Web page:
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March 25, 2021 / This week from The Signal

All the latest news and information from around Alaska.

Rose Lawhorne, then the chief nursing officer for Bartlett Regional Hospital, walks through a newly converted COVID-19 patient spillover facility in April, 2020. Lawhorne has just been picked to serve as Bartlett's new CEO, filling the vacancy left by Chuck Bill. (photo and story by Rashah McChesney).

But first… 

KTOO's newest reporter Claire Stremple and I have been joking lately that she's on the "bump beat" -- because she's done several terrific stories about maternal health and childbirth in Alaska, including this one featured on NPR's Morning Edition today about a rural Alaska woman who had to leave her community during COVID-19 for her pregnancy. 

As someone with a young child at home, I know what it feels like to be invisible to the news. Before I had a child, I didn't pay attention to issues of pregnancy, reproductive health, infant mortality, nutrition or early childhood education. But now I know that these are crucial issues that are top-of-mind for so many people in our communities.

I'm so glad we have Claire here to shed some light on what are essentially human rights issues that many newsrooms ignore. But I also know that there must be so many other people whose stories we're still ignoring. Can you help by sharing where you see gaps in our coverage? You can reply to this email or send a news tip using our contact form.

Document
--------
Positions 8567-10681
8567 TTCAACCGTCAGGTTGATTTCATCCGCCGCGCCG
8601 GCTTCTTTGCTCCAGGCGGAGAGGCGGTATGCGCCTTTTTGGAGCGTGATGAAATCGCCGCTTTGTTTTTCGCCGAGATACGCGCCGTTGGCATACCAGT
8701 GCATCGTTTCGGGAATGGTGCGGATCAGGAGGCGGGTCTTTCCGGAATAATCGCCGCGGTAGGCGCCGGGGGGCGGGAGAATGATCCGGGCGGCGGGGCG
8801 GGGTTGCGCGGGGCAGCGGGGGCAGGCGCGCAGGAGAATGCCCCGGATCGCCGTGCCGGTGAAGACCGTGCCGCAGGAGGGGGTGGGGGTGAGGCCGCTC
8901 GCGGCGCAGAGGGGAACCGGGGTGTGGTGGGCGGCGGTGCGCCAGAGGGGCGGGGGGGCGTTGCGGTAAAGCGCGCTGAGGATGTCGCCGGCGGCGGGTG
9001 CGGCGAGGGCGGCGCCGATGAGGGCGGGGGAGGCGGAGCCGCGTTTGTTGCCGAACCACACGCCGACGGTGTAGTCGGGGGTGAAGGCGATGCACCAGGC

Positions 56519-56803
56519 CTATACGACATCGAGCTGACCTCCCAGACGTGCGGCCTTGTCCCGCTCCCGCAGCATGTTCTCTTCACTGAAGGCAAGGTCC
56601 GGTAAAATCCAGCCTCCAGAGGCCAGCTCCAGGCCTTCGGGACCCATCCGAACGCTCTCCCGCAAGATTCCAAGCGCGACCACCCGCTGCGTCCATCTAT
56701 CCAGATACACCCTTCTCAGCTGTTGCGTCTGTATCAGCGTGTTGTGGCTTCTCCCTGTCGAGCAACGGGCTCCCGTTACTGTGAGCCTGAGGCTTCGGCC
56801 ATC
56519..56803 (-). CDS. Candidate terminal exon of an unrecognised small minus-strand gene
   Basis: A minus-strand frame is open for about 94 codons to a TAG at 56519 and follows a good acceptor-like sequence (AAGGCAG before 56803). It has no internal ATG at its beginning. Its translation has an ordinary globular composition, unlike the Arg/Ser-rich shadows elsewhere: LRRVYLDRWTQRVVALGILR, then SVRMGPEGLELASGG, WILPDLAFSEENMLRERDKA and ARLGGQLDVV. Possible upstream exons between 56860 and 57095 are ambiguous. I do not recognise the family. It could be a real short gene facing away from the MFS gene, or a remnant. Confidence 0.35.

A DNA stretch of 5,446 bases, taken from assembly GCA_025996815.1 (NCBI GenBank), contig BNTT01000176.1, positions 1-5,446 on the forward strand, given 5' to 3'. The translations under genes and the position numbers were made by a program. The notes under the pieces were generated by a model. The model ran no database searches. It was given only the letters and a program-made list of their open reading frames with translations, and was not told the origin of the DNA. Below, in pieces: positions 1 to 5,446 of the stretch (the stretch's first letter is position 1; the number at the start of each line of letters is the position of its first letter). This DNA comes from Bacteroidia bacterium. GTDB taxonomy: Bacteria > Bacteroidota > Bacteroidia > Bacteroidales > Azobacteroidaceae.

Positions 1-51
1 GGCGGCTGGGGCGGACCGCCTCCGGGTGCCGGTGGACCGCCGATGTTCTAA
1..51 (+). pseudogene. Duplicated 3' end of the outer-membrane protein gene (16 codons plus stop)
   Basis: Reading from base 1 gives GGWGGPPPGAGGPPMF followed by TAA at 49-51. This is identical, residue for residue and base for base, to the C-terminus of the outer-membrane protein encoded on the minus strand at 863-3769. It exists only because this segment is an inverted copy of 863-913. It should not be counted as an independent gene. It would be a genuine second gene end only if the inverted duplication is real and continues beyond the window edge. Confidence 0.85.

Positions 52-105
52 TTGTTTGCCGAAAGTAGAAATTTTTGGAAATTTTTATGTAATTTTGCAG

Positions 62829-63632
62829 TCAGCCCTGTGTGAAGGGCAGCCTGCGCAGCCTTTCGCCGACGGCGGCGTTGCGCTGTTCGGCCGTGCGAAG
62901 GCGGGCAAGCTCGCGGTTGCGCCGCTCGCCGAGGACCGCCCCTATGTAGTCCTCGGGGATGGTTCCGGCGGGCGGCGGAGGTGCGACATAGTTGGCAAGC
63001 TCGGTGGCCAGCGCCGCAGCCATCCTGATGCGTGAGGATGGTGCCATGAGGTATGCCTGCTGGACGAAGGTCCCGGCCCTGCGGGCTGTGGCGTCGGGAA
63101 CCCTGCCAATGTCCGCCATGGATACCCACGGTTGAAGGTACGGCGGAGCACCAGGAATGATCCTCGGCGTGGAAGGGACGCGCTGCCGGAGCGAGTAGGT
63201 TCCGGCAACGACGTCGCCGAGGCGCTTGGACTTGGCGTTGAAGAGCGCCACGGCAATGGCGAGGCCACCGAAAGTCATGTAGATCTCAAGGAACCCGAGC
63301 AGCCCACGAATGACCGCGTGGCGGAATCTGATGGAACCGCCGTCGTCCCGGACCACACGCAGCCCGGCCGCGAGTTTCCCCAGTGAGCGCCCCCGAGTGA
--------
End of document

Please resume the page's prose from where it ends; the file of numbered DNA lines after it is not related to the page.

We can't promise to be everywhere at once, but we do have the power to shift our priorities to what matters to you.

-- Jennifer Pemberton, KTOO Managing Editor

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Kids visit the Anchorage Museum and learn what a land acknowledgement is. Later, they write one for their school. Our own land acknowledgement is just a little further down the page.

KTOO Public Media would like to acknowledge the L'eeneidí and the Wooshkeetaan of the Áak’w Khwáan. Our broadcast studios are on their ancestral homeland. Our building sits on fill that was once tideland and part of what is called the Indian Village. The families of the Juneau Indian Village, like their ancestors, cherish and depend upon their immediate connection to the waterfront. KTOO is working to lift up Tlingit voices and the Tlingit language. Please excuse us for our mistakes, and gunalchéesh for your patience as we learn.

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What are you waiting for? For an entertaining inside take on the biggest news in Alaska, try The Signal – just enter your email to get the latest edition delivered every week - it's free, we keep your email safe, and you can easily unsubscribe any time.